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Alexandre Raimbault présente ses travaux de thèse à la conférence BES à Edimbourgh

Raimbault, A. (a); Brin, A. (a); Manzi, S. (b); Savoie, J.M. (a); Fogliani, O. (c); Roy, M. (b): Influence of the landscape on mycorrhizal communities in ancient forests in Occitania (France)

(a) Ecole d’ingénieur de Purpan INPT/ ENSAT/EIPURPAN, UMR 1201 DYNAFOR 75 Voie du TOEC BP 57611 31076 TOULOUSE Cedex 3 France

(b) Laboratoire Evolution Diversité Biologique UMR 5174 Université Toulouse 3 Paul Sabatier Bâtiment 4 R 1 118 route de Narbonne 31062 Toulouse cedex 9 France

(c) Université du Québec en Abiti-Témiscamingue, 445 Bd de l'Université, Rouyn-Noranda, QC J9X 5E4, Canada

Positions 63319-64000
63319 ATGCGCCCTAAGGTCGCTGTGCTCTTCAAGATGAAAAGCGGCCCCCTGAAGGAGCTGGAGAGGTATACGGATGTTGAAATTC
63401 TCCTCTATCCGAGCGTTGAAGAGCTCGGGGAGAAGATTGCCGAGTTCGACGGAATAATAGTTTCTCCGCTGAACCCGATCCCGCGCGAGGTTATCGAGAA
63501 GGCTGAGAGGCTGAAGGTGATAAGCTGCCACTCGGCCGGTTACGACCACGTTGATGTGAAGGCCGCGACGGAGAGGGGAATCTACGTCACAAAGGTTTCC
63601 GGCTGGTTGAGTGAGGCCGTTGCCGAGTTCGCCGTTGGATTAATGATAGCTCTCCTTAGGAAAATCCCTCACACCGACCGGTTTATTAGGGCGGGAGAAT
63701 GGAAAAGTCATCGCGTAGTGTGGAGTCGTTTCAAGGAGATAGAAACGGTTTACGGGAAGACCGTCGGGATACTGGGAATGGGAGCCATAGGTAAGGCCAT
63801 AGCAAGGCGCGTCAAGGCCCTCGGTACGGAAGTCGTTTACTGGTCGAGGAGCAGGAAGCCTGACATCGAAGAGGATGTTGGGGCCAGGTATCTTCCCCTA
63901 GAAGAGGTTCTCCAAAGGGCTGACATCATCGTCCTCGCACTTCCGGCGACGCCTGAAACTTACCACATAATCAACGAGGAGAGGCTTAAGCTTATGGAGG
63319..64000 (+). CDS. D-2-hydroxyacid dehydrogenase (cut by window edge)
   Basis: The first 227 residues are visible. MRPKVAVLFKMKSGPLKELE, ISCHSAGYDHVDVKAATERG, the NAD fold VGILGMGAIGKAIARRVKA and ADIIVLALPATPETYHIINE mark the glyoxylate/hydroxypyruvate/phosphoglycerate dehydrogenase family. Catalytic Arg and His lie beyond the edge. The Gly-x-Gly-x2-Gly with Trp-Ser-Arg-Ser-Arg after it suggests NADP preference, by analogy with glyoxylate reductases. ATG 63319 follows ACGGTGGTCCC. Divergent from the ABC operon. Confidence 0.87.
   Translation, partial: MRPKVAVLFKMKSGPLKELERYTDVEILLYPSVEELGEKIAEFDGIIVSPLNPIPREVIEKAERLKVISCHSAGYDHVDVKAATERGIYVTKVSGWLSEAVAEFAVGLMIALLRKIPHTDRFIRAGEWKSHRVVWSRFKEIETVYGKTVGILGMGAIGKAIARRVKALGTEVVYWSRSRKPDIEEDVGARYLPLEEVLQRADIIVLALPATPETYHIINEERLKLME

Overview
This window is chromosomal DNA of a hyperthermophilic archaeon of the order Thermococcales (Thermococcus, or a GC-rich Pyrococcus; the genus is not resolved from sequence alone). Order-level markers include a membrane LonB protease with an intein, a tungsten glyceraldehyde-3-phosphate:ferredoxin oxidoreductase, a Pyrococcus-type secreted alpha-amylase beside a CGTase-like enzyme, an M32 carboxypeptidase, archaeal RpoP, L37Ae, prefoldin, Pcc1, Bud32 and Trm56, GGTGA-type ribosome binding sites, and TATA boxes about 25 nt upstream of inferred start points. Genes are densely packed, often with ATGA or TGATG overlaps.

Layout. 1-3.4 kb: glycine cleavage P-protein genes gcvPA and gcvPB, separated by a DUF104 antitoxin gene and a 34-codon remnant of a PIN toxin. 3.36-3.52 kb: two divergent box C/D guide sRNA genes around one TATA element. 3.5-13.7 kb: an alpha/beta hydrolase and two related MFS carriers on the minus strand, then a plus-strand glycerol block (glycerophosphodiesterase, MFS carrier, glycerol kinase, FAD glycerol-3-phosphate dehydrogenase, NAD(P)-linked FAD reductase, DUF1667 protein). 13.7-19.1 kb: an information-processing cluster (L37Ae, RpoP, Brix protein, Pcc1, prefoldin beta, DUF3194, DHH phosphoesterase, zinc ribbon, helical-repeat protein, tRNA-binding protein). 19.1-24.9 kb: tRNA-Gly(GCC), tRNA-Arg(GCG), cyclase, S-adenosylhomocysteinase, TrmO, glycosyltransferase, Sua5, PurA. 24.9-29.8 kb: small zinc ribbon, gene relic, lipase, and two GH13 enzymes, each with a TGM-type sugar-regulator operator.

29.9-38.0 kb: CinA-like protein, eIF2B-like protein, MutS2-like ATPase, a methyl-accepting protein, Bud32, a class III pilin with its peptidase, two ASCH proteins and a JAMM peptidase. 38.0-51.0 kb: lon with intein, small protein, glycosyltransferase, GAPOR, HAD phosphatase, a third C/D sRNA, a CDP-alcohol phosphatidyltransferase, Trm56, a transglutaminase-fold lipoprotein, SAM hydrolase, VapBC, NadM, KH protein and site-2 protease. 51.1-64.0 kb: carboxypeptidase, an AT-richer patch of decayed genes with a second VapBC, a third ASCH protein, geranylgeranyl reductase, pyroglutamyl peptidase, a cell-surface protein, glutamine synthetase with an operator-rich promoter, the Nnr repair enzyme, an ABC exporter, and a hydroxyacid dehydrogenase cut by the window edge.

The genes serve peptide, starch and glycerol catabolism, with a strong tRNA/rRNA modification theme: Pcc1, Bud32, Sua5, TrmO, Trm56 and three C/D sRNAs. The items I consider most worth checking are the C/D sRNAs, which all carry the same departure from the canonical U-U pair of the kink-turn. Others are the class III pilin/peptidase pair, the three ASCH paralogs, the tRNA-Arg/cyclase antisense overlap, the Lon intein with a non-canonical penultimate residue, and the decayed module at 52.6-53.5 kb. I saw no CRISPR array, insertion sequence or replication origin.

Abstract: Habitat fragmentation is an important consequence of land use change and is considered a significant threat to biodiversity. Fahrig proposes the hypothesis that the quantity of habitat in the landscape would be more important than the effects of the number and isolation of habitat fragments. Despite the essential roles played by fungi in the maintenance and functioning of ecosystems, very few studies focus on the consequences of the fragmentation of their habitats. The objective of this study is to observe how the proportion and number of patches of ancient forests influence fungal communities in the landscape of southwestern France. We characterized the fungal communities of 41 plots with eDNA. The results show that the number of patches of ancient forest negatively influences the alpha diversity of pathotrophs in contrast to symbiotrophs and saprotroph. Soil variables also have a significant effect on alpha diversity regardless of guild


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